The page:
There’s also a number of new weapons in play, including a Flamethrower, Minigun, Knife and Smoke Grenade. Each of these have their strengths and weaknesses. And even if you don’t incorporate them into your own arsenal, the game throws enemies equipped with them at you frequently enough to keep things interesting.
The big-picture meta strategy of City Mode also sometimes bleeds into the smaller conflicts. For example, if one of your squads is ambushed within a part of the city where you hold influence, a few AI-controlled units will come in to back you up. The one irk I have here is that a lot of the depth is a little too hidden away for its own good. The game teaches you enough about the basics of combat but I would have liked a bit better on-boarding for City Mode itself.
The sum total of the above improvements allows the single-player experience of Frozen Synapse 2 to thrive where its predecessor felt merely functional. It also adds a lot of replay value to the game in a way that the first game didn’t offer.
However, for as many improvements as Frozen Synapse 2 makes to the single player side of the equation. The multiplayer experience feels remarkably the same. Yeah, the addition of new terrain features and weapons does shake up the status quo a little. But for the most part, the experience on offer here is the same as it ever was.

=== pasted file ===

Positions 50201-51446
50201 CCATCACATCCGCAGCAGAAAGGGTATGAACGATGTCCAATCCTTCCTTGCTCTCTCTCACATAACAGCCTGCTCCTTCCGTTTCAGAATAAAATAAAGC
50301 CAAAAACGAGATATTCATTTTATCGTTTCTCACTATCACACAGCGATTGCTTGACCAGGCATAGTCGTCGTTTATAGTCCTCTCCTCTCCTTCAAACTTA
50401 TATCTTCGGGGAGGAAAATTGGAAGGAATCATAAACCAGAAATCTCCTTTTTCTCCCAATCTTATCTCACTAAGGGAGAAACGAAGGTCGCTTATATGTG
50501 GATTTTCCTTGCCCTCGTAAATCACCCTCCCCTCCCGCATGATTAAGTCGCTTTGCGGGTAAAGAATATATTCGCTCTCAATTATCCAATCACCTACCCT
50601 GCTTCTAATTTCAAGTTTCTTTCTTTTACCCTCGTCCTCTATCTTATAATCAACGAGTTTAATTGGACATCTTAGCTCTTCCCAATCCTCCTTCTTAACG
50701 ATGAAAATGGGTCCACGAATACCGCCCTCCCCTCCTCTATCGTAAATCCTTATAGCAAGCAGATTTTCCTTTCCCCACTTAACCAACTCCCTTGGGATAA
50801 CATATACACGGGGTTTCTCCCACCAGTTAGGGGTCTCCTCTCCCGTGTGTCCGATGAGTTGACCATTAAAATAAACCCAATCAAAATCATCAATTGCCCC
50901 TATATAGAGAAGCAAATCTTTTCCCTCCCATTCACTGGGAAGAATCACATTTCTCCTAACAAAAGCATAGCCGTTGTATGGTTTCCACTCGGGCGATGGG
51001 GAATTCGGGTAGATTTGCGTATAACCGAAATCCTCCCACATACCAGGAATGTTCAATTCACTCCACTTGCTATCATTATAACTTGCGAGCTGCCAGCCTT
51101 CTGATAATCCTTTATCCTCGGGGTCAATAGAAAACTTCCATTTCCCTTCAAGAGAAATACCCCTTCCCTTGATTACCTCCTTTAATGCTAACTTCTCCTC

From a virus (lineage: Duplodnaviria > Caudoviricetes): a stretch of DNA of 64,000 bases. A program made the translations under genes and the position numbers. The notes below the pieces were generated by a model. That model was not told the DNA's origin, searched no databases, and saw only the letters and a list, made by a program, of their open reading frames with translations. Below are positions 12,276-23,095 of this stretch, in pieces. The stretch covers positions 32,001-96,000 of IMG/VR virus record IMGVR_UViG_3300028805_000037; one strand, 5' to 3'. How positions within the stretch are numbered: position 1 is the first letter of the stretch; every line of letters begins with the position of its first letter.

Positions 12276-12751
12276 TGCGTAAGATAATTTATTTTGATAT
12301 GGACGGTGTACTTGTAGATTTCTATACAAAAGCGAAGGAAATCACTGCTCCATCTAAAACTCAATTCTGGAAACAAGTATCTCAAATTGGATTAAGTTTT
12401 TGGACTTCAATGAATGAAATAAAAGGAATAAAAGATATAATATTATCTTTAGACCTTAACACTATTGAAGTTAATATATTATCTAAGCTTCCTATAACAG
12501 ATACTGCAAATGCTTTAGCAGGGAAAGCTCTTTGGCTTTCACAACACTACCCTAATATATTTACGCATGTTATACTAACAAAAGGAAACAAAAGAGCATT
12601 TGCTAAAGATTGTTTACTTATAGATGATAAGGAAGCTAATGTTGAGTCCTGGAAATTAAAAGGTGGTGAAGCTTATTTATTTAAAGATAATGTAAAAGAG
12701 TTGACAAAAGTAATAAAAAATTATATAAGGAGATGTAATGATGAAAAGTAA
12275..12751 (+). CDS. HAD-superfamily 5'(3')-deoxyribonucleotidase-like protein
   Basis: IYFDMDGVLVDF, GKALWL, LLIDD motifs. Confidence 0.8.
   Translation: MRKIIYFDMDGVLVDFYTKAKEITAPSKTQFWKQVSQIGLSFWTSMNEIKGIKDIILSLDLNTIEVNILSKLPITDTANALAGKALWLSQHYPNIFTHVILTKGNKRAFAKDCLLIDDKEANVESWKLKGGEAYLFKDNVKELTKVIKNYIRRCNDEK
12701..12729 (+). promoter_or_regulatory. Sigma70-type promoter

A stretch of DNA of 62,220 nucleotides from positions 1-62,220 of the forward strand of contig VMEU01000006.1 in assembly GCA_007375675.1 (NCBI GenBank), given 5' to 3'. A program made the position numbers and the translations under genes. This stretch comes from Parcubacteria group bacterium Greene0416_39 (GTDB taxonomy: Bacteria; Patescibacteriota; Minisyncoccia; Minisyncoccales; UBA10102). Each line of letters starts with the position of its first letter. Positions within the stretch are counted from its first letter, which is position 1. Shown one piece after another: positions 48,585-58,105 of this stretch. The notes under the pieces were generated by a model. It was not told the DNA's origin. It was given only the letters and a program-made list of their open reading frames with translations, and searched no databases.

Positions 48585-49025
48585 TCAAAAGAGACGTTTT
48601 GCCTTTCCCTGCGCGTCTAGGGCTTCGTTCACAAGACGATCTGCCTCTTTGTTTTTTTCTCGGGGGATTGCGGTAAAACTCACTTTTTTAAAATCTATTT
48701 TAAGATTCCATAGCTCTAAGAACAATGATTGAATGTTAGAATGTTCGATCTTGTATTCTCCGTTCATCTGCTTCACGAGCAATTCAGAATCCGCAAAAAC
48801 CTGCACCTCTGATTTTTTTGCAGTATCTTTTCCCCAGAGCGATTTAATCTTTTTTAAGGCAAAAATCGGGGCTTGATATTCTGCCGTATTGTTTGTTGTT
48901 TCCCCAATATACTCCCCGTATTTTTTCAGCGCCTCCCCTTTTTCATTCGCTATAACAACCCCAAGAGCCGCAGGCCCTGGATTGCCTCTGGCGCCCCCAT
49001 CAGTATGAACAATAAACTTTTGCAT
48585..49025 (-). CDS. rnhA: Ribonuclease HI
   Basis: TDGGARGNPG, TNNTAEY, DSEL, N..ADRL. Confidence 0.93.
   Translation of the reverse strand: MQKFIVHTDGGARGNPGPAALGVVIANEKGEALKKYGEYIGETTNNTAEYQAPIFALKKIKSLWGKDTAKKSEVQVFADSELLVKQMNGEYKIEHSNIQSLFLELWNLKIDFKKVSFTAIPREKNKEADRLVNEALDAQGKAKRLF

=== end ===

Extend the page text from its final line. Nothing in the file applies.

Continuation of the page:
What's more, absent a port to the Switch or mobile platforms like iOS and Android, that means you’re mostly going to be playing online against Frozen Synapse diehards - which means you’re probably going to find yourself stomped most of the time. Bringing yourself up to their level is possible, but it’s inevitably going to involve a fair bit of trial and error - which feels appropriate but not all that fun.
Further dragging things down are a few missing quality-of-life features that the first game had, such as the ability to easily exporting match replays from within the game and a proper skirmish mode.
That said, there is a silver lining in that the multiplayer in Frozen Synapse 2 is a surprisingly quick and casual affair. Matchmaking times rarely took more than a minute. Then, once a game has been started and you’ve locked in your first move, you can always jump back into City Mode or start another multiplayer match until your opponent catches up.
You don’t even have to keep the game running in the background and if you hook Frozen Synapse 2 up to your Steam account, it’ll send you a notification to let you know when the game is ready to continue. As far as online multiplayer strategy games go, Frozen Synapse 2 is remarkably low-maintenance.
The Bottom Line
Though I wish more meaningful or thoughtful changes had been made to the multiplayer in Frozen Synapse 2, the substantial improvements made to the single-player experience make for one of the more interesting tactics experiences released in 2018. I don’t know if I’d call it out as a must-have for fans of the genre but it’s definitely worth a look, especially if you got a lot of mileage out of the original game.
It’d have be easier to do a by-a-numbers sequel to the original, but instead Mode 7 have opted to radically reconfigure the Frozen Synapse formula where counts and crafted an experience with a much more staying power.